With good music and plenty of energy, Green Day cruised its way into the Rock Hall of Fame.
The Bay Area trio, which got together when they were teenagers and helped make punk rock popular in the radio in the 1990s, was inducted into the Rock and Roll Hall of Fame on Saturday night during an event filled with stars, they brought the high intensity of their concerts by playing some of their best and most popular songs.
From the opening power chords of “American Idiot,” Billie Joe Armstrong, Mike Dirnt and Tre Cool had fans at Cleveland’s Public Hall going crazy.
Green Day was inducted along with Ringo Starr, the Beatles’ drummer, who is going in as a solo artist, underground icon Lou Reed, Joan Jett and The Blackhearts, soul singer-songwriter Bill Withers, guitarist Stevie Ray Vaughan and Double Trouble, The Paul Butterfield Blues Band and The “5” Royales.
Fun and energetic, Green Day blasted onto the music scene just as Seattle’s punk rock was losing power. The band borrowed stuff from older groups like The Stooges and Sex Pistols, they mixed them with some power chords and pop hooks and helped give the genre a new look.
During their acceptance speeches, the band members thanked “the hundreds of people who let us sleep on their floors.”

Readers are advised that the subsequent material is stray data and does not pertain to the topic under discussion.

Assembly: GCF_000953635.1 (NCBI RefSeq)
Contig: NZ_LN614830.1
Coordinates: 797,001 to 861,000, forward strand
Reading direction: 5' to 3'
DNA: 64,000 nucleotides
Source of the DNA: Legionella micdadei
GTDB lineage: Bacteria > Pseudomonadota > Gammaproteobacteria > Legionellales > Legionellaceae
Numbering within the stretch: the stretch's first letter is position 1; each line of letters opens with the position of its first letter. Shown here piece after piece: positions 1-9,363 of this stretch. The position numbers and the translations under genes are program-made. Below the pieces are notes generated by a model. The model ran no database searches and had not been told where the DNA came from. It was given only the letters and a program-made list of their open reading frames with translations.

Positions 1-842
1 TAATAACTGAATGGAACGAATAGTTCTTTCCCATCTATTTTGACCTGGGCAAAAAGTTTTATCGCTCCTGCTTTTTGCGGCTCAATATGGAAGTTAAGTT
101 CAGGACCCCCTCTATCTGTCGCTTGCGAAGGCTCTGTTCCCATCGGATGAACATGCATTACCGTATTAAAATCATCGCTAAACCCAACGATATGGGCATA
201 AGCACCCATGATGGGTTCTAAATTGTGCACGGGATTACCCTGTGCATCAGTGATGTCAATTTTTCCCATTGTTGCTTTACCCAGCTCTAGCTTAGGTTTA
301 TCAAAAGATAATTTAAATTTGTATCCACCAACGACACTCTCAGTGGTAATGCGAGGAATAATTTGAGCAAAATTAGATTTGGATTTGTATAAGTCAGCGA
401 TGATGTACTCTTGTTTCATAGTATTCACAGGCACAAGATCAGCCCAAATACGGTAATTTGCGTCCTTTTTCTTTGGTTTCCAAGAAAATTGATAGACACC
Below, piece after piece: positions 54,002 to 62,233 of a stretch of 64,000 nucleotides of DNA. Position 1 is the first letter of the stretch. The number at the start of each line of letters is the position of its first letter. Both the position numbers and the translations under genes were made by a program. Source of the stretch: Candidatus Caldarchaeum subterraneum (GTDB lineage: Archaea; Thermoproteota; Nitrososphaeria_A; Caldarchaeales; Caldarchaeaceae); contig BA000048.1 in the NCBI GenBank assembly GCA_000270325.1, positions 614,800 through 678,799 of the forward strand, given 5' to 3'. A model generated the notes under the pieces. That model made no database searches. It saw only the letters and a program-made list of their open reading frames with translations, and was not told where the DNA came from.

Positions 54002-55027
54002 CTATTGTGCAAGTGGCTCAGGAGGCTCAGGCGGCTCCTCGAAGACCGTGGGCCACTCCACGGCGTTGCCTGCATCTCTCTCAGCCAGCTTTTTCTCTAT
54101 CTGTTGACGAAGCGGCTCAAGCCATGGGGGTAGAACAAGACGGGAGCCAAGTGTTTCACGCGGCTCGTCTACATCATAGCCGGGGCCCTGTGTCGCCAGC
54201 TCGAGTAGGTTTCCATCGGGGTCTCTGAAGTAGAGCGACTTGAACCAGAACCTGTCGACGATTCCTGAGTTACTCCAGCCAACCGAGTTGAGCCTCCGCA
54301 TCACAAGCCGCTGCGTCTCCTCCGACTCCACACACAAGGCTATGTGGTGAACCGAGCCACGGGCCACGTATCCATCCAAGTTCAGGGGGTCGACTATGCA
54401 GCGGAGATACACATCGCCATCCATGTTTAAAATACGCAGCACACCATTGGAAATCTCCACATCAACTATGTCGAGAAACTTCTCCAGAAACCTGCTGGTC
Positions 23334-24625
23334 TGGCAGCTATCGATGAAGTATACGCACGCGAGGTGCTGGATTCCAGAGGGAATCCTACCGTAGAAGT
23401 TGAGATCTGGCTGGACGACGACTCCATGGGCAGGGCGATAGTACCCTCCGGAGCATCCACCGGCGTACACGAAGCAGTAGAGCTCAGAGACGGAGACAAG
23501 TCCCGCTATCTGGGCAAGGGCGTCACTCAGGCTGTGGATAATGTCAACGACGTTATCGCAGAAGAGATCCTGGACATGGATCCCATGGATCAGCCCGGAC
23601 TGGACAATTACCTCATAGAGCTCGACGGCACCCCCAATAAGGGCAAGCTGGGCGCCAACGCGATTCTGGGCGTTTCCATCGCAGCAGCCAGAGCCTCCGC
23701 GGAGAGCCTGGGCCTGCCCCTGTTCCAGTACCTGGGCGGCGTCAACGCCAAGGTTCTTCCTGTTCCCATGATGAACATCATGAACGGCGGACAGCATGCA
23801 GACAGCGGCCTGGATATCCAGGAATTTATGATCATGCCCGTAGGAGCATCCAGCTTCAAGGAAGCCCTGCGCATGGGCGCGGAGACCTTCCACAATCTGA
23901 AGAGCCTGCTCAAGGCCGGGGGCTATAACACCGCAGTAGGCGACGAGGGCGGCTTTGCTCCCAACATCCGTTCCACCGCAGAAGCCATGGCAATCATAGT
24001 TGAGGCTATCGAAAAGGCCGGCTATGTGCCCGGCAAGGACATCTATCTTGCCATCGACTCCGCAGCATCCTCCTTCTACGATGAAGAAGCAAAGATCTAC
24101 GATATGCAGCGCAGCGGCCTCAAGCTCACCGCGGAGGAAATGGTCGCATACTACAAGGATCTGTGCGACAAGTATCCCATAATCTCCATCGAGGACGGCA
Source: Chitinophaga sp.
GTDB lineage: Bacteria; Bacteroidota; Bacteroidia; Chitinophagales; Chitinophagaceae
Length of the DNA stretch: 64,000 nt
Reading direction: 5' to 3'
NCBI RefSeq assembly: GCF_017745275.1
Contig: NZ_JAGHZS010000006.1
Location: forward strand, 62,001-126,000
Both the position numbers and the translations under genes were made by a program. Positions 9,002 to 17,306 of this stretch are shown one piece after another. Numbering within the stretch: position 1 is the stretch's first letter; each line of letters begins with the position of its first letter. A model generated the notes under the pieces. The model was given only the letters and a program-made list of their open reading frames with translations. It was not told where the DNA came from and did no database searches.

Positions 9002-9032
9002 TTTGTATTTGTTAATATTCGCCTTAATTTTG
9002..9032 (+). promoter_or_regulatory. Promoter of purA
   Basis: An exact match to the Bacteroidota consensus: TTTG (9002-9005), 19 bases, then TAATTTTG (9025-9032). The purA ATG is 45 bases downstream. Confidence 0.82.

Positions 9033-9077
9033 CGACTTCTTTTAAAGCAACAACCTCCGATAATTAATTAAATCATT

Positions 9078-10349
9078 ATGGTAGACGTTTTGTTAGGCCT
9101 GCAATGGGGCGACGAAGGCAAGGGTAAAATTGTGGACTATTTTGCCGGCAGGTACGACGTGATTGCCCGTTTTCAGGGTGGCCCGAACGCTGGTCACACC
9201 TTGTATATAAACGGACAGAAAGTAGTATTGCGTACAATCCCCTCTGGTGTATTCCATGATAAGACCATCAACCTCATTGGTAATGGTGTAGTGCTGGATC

Armstrong got a little emotional when thanking his sons and wife, and closed his teary speech with a message to the band’s manager. “I want to apologize for the hotel rooms and for Tre’s drums catching on fire,” he said.
Reed and Withers
Reed was a little controversial as a songwriter and lyricist, pushing boundaries with songs about forbidden subjects like prostitution, drugs and suicide. Reed’s songs like “Walk On The Wild Side,” ”Vicious” and “Heroin” are still being played to this day. Although he died in 2013, Reed continues to influence those who want to make powerful music and grab the attention of the subjects we don’t really talk about.
American singer-songwriter and poet Patti Smith remembered the day of Reed’s death.
“People were crying on the street,” Smith said. “You could hear his voice coming out of cafes. Everyone was playing his music. Strangers came up to me and hugged me. It was as if the whole city was mourning. … Thank you, Lou, for brutally and benevolently injecting poetry into your music.”
It took Withers some time to make it in. But the 76-year-old, who walked away from the music industry in the 1980s, is now part of a legendary place with songs like “Lean On Me.” And “Just The Two Of Us.”
Withers got a special performance from Wonder who performed “Ain’t No Sunshine” right next to him.
Jett was emotional from the start, she was moved to tears right after her introduction.”I tried not to cry and be tough,” she said, her black mascara starting to run.
Jett opened the show with a great version of “Bad Reputation” and was joined by Foo Fighters frontman and former Nirvana drummer Dave Grohl on “Cherry Bomb”.
The whole event will be broadcasted on HBO on May 30.